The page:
No trip to Tokyo is complete without a visit to the world-famous Tsukiji Fish Market. Aim to get there early (most restaurants and stalls close around noon), and head to Sushi Dai near the main gate on Shin-ohashi Street. Behind the unassuming green doorway you’ll find fresh sushi so popular that queues for it often wrap around the corner. Make sure you try the sushi breakfast selection, including a simple nigiri set or one that also includes sushi rolls, for a fresh taste of the city.
If you need a caffeine boost, you’re in luck – Tokyo is currently in the midst of a vibrant third-wave coffee movement and the city is fast becoming one of the most respected coffee hubs in the world. If you find yourself in Yoyogi Park, head to the small but lively Little Nap Coffee for a perfectly caffeinated pick-me-up.
As a solo diner, there is nowhere more accommodating than the Moomin Bakery and Café. Having enthusiastically embraced the Swedish-Finnish comic strip series, this cafe in the LaQua Mall near Korakuen station offers a Japanese-European fusion menu – think Finnish waffles and Moomin-shaped Japanese sweets. Oh, and the best part? You’ll be seated with an enormous Moomin stuffed toy who will keep you company as you enjoy your treats!
Hoping to head out and make the most of Tokyo’s nightlife? As a solo traveller, venturing out as part of a group is a great way to explore Shinjuku once the sun’s gone down. On this bar-hopping night tour, you’ll be guided through the district’s lively streets to the spots tourists often miss. Visit a traditional Japanese izakaya bar where you can drink to your heart’s content while enjoying delicious smoky yakitori (chicken skewers). Then it’s on to Kabukicho: a vibrant and cheerfully grungy entertainment district where you’ll rub shoulders with a diverse crowd looking to party the night away.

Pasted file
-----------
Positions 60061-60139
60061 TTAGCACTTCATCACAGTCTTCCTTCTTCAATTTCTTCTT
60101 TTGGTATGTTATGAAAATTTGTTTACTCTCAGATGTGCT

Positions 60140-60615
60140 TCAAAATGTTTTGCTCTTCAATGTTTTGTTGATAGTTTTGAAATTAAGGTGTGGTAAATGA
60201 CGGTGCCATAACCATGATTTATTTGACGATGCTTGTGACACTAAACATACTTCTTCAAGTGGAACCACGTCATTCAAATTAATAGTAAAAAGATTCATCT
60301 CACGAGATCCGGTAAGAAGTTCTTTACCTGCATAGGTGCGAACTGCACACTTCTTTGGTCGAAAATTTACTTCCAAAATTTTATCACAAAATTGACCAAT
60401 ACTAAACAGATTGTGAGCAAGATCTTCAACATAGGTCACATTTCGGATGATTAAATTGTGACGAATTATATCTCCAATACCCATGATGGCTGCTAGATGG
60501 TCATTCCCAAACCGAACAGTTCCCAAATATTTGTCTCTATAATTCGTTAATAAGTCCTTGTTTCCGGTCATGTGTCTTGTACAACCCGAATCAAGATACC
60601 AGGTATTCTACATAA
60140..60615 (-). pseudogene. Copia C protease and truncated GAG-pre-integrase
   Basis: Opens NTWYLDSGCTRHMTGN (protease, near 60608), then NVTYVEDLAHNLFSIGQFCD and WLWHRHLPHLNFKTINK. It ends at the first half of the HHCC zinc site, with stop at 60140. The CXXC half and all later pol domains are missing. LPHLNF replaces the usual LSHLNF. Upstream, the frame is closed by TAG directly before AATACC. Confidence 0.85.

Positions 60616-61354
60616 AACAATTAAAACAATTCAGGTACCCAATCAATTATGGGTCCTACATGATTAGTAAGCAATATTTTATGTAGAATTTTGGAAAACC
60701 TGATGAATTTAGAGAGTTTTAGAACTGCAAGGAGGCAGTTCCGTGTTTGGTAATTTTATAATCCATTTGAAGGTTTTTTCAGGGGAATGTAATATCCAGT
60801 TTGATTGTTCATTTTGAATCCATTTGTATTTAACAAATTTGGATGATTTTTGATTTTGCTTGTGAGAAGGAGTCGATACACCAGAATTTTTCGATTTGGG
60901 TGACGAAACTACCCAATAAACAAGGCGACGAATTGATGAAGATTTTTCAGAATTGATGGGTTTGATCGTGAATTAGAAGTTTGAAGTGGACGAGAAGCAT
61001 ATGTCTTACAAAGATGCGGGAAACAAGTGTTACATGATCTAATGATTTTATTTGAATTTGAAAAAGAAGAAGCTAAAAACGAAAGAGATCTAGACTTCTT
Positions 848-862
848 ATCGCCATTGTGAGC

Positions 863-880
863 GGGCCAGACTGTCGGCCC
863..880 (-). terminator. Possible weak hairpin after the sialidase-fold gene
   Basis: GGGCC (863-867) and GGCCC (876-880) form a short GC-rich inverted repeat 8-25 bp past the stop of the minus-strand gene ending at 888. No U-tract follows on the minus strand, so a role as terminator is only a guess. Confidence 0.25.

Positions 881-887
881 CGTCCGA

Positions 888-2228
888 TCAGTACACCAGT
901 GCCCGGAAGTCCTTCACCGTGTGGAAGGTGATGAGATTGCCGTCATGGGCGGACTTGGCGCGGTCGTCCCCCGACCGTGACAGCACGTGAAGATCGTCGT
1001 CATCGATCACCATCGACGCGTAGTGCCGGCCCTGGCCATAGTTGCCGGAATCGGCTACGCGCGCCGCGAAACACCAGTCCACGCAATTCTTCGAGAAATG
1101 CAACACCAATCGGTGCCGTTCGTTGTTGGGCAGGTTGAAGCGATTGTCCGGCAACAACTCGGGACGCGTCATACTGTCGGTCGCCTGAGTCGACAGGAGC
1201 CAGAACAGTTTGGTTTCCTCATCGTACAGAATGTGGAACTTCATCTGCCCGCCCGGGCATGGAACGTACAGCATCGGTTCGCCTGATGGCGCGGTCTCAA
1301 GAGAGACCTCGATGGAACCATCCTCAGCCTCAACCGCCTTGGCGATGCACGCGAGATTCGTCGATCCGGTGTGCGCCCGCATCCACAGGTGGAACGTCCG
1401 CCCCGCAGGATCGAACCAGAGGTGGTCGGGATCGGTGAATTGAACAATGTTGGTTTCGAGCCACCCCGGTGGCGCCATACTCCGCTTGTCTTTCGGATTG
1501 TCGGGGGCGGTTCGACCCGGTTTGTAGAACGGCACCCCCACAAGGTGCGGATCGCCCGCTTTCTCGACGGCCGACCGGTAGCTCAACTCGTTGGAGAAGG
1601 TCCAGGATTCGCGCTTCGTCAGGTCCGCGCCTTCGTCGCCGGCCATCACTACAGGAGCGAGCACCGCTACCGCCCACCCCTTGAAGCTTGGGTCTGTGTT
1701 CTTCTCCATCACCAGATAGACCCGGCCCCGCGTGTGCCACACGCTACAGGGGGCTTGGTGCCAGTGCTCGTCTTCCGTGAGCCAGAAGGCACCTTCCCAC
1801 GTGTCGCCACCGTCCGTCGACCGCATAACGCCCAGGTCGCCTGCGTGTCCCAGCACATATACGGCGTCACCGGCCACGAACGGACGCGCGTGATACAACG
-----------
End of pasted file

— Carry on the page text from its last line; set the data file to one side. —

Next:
Just a few minutes from Shibuya’s scramble crossing is The Millennials, an innovative and trendy capsule hotel combining the community vibe of a hostel with the private feel of a hotel. Every facet of the design here is artistic and appealing, and with lock boxes under the beds, communal fridges and a 24-hour business centre, it’s the perfect base from which to explore this vibrant part of Tokyo.
If you’re after accommodation that’s super-Instagrammable, look no further than Tokyo’s Book and Bed capsule hotel. The space is part library, part hostel; guests sleep in small capsules behind the venue’s bookshelves. A five-minute walk from Shinjuku station, Book and Bed offers solo travellers a cosy respite from the city crowds.
Looking for a little more luxury? Just 15 minutes’ walk from Tokyo Tower, Hotel The Celestine Tokyo Shiba is a great choice for a solo stay. Close to Haneda airport and the Tokyo Bay area, the hotel balances modern functionality with traditional Japanese design aesthetic. With relaxing spa treatments to indulge in after a long day of exploring and French-Japanese fusion cuisine on offer in on-site restaurant La Pelouse, The Celestine offers a decadent retreat in the heart of Tokyo.